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Literature: Cat Royal
An ongoing series by Julia Golding, set in the late 1700s, follows the adventures of orphan Catherine "Cat" Royal. The books are told in the first person. The series so far:

The Diamond of Drury Lane: Cat is introduced as the heroine. She lives and works at the Drury Lane theater, where she was abandoned as an infant and taken in by the owner, Mr Sheridan. Her main adversary is Billy "Boil" Shepherd, a gang leader, and her oldest friend is Syd Fletcher, who leads the opposing street gang against Billy. She makes friends with Pedro, an escaped slave now working at the theater as a musician and actor; Johnny or Lord Jonathan Fitzroy, also working at the theater and as the political cartoonist "Captain Sparkler", a runaway lord, and the love interest of Lady Elizabeth of Avon; and Lord Francis and Lady Elizabeth of Avon. The mystery of the book is: What is the Diamond of Drury Lane?

Cat Among the Pigeons: Pedro's old slave master, Mr. Hawkins, is after him. Cat manages to get on the wrong side of Mr. Hawkins and has to run away, disguise herself as a boy, and enroll in Lord Francis's - or 'Frank', as he is referred to from now on - school. She has to save Pedro and stop him from getting recaptured. Billy "Boil" Shepherd shows a (very slightly) better side of himself - but after saving Cat's life, demands a favor in return from Cat.

Den of Thieves: Drury Lane is being demolished, Cat has a bad experience with a tricky publisher, and Billy has called in his favour, demanding the impossible task of getting a piece of the crown jewels, or Cat staying with him. Mr. Sheridan sends her as a spy to France during the French Revolution (mainly out of curiosity as to what's going on). The duke and duchess of Avon are imprisoned, as well as their children Francis and Elizabeth. With the help of Johnny, and J-F, local 'King of Thieves', Cat has to find out a way to get her friends free from prison, while trying to avoid the new dangers of J-F's world.

Cat o'Nine Tails: Cat, Syd, Frank and Pedro find themselves pressganged into the British navy (for someone's ulterior motives). After escaping, Cat meets up with some Native Americans. She needs to find her way back to her friends, and work out who is responsible for the pressganging.

Black Heart of Jamaica: Cat and Pedro decide to earn a living as a duet of acting and music. The two travel to Jamaica and learn that slavery is still common - and that Mr. Hawkins has made an appearance. He kidnaps Cat and she falls ill with malaria. Billy rescues her but forces her to own a slave. Cat then gets involved with a slave revolt, but Pedro tells her to leave while he helps his fellow Africans get freedom. She and Billy leave together.

The Middle Passage: A short novella mostly centering around Cat and Billy bonding.

Cat's Cradle: Upon her return to London, Cat receives a letter which could contains clues to the identity of her real family. She travels to Scotland with her new friend Bridgit to find out if the letter is true, eventually leading her to discover her half-brother, Rabbie.


These books contain examples of the following tropes:

  • Action Mom: The duchess of Avon.
  • All Girls Want Bad Boys: Cat/ Billy, although Cat/Syd could also qualify, seeing as Syd is a gang leader, albeit fair and a nice guy generally.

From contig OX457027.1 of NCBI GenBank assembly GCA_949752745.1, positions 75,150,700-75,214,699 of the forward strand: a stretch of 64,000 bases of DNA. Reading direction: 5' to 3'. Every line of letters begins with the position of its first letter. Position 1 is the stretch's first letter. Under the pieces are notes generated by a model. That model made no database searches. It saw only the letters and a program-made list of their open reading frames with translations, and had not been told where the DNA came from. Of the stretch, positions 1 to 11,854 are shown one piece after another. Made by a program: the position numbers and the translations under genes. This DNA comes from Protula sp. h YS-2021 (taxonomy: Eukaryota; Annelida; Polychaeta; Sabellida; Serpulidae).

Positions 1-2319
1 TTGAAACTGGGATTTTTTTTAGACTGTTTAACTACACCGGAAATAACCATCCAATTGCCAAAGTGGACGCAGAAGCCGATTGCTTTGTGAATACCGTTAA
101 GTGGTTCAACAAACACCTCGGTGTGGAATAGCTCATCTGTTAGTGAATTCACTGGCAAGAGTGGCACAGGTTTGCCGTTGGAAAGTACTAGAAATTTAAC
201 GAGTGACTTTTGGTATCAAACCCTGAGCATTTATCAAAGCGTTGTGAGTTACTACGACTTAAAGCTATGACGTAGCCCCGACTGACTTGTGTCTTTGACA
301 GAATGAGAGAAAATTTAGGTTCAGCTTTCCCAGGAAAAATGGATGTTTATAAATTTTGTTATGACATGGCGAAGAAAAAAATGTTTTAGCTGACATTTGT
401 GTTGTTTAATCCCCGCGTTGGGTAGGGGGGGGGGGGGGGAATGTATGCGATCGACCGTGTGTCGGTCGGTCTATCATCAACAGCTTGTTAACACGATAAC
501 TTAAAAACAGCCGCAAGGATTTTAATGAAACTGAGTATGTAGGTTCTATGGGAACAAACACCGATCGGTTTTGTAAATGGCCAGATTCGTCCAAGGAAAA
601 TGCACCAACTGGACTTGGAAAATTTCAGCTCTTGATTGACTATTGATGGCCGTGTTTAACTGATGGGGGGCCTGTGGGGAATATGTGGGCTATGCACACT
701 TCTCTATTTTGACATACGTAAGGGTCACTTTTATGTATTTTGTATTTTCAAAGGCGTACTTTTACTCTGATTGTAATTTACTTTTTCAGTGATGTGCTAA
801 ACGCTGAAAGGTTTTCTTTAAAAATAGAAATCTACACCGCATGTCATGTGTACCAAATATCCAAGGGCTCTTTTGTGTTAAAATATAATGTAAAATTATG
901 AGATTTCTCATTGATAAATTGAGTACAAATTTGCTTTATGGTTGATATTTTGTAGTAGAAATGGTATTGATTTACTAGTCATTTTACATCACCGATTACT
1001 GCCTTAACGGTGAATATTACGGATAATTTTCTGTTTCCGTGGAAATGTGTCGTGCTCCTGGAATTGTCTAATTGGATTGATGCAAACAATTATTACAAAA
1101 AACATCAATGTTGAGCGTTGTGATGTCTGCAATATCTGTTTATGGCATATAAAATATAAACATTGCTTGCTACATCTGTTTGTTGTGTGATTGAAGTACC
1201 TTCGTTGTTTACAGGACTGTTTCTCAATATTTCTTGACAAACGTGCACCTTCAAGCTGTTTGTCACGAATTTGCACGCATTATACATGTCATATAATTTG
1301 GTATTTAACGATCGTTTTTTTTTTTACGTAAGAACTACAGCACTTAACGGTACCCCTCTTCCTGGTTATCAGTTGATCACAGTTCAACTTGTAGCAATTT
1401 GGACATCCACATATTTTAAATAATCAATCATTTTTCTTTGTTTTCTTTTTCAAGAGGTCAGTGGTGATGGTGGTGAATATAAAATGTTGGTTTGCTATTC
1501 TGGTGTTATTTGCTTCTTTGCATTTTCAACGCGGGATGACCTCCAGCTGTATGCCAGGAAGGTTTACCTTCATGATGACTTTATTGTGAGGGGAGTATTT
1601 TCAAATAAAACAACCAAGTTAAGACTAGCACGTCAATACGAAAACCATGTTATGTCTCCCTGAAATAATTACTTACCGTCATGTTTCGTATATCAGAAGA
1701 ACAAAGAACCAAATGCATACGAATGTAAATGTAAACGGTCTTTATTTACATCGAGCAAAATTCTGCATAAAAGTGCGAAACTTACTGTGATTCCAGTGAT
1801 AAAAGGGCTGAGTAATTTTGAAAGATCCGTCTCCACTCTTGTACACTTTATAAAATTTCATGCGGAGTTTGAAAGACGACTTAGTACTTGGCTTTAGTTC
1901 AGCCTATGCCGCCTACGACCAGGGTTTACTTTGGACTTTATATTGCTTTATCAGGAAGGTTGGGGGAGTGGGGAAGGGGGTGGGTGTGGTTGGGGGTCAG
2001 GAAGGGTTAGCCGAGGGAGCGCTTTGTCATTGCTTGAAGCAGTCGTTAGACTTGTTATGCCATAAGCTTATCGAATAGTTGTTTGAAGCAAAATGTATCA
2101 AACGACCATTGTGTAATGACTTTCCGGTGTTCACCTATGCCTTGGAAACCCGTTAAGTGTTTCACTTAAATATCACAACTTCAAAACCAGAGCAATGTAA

• Big Entrance: Cat and Pedro get a pretty impressive one near the end of Cat O’Nine Tails, when they ride a horse into the middle of an upper class party. Oh, and Cat is dressed like a Native American, complete with bow and arrows.
  • Deadpan Snarker: Cat, all the way. No matter how many sticky situations she gets herself into, she makes up for her tiny stature by always getting the last word.
  • Disguised in Drag: Johnny has to do this near the end of the first book, in order to flee the country.
  • Doorstop Baby: Cat, although not a completely traditional example, as she was a toddler who Mr Sheridan found sat outside the theatre upon his return. In Cat's Cradle, Cat's aunt claims her mother (long dead), watched to make sure she was taken inside.
  • Double Standard: Abuse, Female on Male: Subverted but justified with Cat because she's tiny and doesn't do much damage - physically at least.
  • Fiery Redhead: Cat.
  • Have a Gay Old Time: Justified since it's set in the eighteenth century, but just for confused readers, "fag" had a different meaning then.
  • Rebel Lord: Johnny, who completely renounces all claims to nobility, and never seems to regret this.
  • Screw the Rules, I Have Money!: Most upper-class citizens get by this way.
  • Sweet Polly Oliver: Cat,more than once. In the first book, she dresses as a boy to go watch Syd in a boxing match, and has apparently made a habit of this. In Cat Among the Pigeons and Cat O’Nine Tails she has to do this for longer periods, in order to hide out at Frank's school, and to work in the navy (not by choice), respectively.
  • True Love's Kiss: Subverted - Syd is absolutely in love with Cat, but she's not entirely sure if she returns his feelings. Also averted in Cat o'Nine Tails when Billy forces a kiss with Cat.
  • Will They or Won't They?: Lots, because Cat has about four potential love interests (possibly more depending on who you ask.)
  • Wouldn't Hit a Girl: Averted with Billy, who threatens to beat Cat up anyway because "you may be a girl, but you're not a lady." Played straight with Syd up until Cat o'Nine Tails when Cat purposely taunts him until he punches her. Afterwards Syd feels absolutely terrible.

The Cat in the HatChildren's LiteratureThe Cat Who Went to Heaven
The Captain's WifeHistorical Fiction LiteratureCatherine Called Birdy
The CatalystLiterature of the 2000sCell

alternative title(s): Cat Royal
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